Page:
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Divx hits stop button

Underwhelming studio, retail response kills DVD rival

The plug has been pulled on Divx.

A lack of support from the major studios and retailers led Circuit City Stores Inc.-owned Digital Video Express LP to cease production of the pay-per-view homevideo system and discs on Wednesday.

The move makes DVD — which has dominated the arena since its launch in late 1997 — the sole player in the digital video market and forces Circuit City, with a 75% stake in Divx, to take a $337 million hit. The company said it will incur a $114 million loss just to discontinue the Divx operation. It has been less than a year since Divx was introduced.

Richmond, Va.-based Circuit City, which owned Divx with the Los Angeles entertainment law firm of Ziffren, Brittenham, Branca & Fischer, said it will cease marketing the system and discontinue operations, but existing, registered customers will be able to view the pay-per-view discs during a two-year phase-out period.

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“The demise of Divx removes the uncertainty in consumers minds about DVD,” said Kenneth M. Gassman, retail analyst with Davenport & Co. in Richmond. “Now that we’ve settled on one format, it should be full-speed ahead for DVD.”

Investors and analysts embraced Circuit City’s move, sending shares of the company up $9.38 to close at a 52-week-high of $90.38, a gain of 10%.

In fact, Circuit City’s decision to shutter the troubled unit led analysts to upgrade 1999 estimates for Circuit City.

Richard Sharp, chairman of Digital Video Express and Circuit City Stores Inc., said there was no lack of consumer affinity toward Divx, but problems in selling the format came elsewhere.

“Unfortunately, we have been unable to obtain adequate support from studios and other retailers,” said Sharp. “Despite the significant consumer enthusiasm, we cannot create a viable business without support in these essential areas.”

Format wars

Divx has been mired in controversy since its launch in September with the fight between DVD and Divx bringing back memories of the power struggle between VHS and Beta in the 1980s.

Divx players allowed users to view movies on $5 encrypted discs for up to two days. Users were allowed to keep the discs and purchase additional viewings for an extra $3.25 or convert the discs to unlimited play for an additional $20.

But few studios agreed to support the technology, with DreamWorks and 20th Century Fox only jumping on board in the last few months. Still fewer electronics retailers, besides Circuit City, sold the players.

Lack of content

While DVD has more than 3,000 titles in stores released by every major studio, Divx released only 494 titles –due largely to the fact that the format didn’t have deals with Sony, Paramount and Warner Bros., which together account for nearly 75% of all software titles released. Retailers have sold more than 30 million DVD titles, while Divx only passed the 1 million mark in February.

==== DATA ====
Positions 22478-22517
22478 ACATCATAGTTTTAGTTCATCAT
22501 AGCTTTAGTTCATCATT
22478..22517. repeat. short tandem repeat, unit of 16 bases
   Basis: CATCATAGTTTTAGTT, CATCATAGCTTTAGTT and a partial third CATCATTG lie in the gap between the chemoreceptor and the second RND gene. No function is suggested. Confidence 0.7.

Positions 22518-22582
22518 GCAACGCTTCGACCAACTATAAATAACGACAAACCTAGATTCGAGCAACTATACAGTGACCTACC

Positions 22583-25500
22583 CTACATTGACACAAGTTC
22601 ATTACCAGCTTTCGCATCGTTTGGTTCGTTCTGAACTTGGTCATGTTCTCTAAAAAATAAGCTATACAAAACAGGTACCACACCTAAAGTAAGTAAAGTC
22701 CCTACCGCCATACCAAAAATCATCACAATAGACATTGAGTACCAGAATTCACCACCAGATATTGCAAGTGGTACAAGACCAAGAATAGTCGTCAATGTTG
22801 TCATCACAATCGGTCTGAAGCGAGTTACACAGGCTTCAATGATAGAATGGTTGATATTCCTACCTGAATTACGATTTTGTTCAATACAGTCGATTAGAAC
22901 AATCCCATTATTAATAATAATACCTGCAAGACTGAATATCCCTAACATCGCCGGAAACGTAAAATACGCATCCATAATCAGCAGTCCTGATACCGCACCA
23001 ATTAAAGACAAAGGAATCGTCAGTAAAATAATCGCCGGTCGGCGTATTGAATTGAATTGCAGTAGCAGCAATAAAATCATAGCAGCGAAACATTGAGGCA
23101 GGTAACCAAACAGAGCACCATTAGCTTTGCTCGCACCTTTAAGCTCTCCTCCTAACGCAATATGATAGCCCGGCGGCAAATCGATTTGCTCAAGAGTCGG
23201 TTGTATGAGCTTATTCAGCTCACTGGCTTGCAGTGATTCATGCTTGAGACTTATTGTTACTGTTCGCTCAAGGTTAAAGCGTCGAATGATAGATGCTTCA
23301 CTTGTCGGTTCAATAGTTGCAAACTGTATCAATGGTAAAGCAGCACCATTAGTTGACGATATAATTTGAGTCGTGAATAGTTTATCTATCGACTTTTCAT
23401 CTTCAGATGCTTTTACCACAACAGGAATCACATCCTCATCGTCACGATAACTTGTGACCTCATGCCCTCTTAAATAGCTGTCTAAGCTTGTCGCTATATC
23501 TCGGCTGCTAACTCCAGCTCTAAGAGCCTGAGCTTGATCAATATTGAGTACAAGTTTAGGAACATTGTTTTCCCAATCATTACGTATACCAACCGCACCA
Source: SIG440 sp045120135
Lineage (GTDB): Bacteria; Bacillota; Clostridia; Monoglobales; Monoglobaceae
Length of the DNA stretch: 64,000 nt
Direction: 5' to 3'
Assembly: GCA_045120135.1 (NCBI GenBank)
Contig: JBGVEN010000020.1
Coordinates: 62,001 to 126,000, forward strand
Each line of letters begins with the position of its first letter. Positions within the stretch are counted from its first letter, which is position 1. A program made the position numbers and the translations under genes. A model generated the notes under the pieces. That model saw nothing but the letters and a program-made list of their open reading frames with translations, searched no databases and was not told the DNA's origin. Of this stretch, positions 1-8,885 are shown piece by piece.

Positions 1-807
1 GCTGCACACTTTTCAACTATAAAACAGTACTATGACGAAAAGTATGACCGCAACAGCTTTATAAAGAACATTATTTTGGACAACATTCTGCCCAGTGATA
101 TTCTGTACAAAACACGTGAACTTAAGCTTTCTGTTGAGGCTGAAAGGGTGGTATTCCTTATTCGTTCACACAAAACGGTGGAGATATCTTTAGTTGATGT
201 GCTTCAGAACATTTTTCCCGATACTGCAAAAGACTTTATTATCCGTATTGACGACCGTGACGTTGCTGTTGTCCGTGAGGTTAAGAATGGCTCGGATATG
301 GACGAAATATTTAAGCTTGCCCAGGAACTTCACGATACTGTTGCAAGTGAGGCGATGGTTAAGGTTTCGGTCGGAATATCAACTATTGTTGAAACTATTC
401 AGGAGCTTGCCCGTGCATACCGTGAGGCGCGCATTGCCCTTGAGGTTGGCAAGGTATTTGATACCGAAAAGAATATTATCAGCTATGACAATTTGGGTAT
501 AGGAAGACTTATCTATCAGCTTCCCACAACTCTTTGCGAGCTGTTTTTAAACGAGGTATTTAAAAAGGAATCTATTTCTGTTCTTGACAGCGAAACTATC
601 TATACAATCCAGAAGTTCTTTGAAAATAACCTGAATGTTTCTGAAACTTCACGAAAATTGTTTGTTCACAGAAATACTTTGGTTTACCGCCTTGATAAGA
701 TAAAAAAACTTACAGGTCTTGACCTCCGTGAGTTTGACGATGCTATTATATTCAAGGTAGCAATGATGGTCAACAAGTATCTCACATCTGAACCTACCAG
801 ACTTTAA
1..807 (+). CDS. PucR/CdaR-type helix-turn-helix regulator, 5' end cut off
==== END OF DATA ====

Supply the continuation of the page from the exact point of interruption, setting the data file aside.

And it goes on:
The discs that were released came in the pan & scan format only and featured few to no extra features common on DVDs, such as film trailers, featurettes or actor bios. DVD films typically are available in both pan & scan and widescreen.

And while Divx initially released its own players, the Divx technology later became a feature built into pricier DVD players — usually for roughly $100 more. More than 2 million DVD players have made their way into homes since late 1997; Divx has sold 200,000 players.

Many consumers who purchased the Divx-enhanced players opted not to purchase the Divx discs, using the players to view DVDs, instead.

Although Warner Bros. has been outspoken in its opposition to the Divx format, the studio said it was looking forward to a relationship with Circuit City to expand DVD’s reach.

“Circuit City has consistently demonstrated an outstanding ability for promoting the benefits of new technologies to consumers,” said Warren Lieberfarb, prexy of Warner Bros. Home Video. “We look forward to working with them in furthering the development of the DVD market.”

Consumers will be able to view Divx discs on currently registered players until June 30, 2001. New players, however, will no longer be registered, and the discs can no longerbe upgraded to unlimited viewing.

As part of the shutdown, Digital Video Express will provide a $100 cash rebate to all consumers who purchased Divx-enhanced players prior to Wednesday.

“Divx was a good product; no question about that,” said retail analyst Gassman. “But because the movie studios didn’t totally buy into it and because of the lack of retail distribution beyond Circuit City stores, this product simply didn’t have the potential for long-term growth.”

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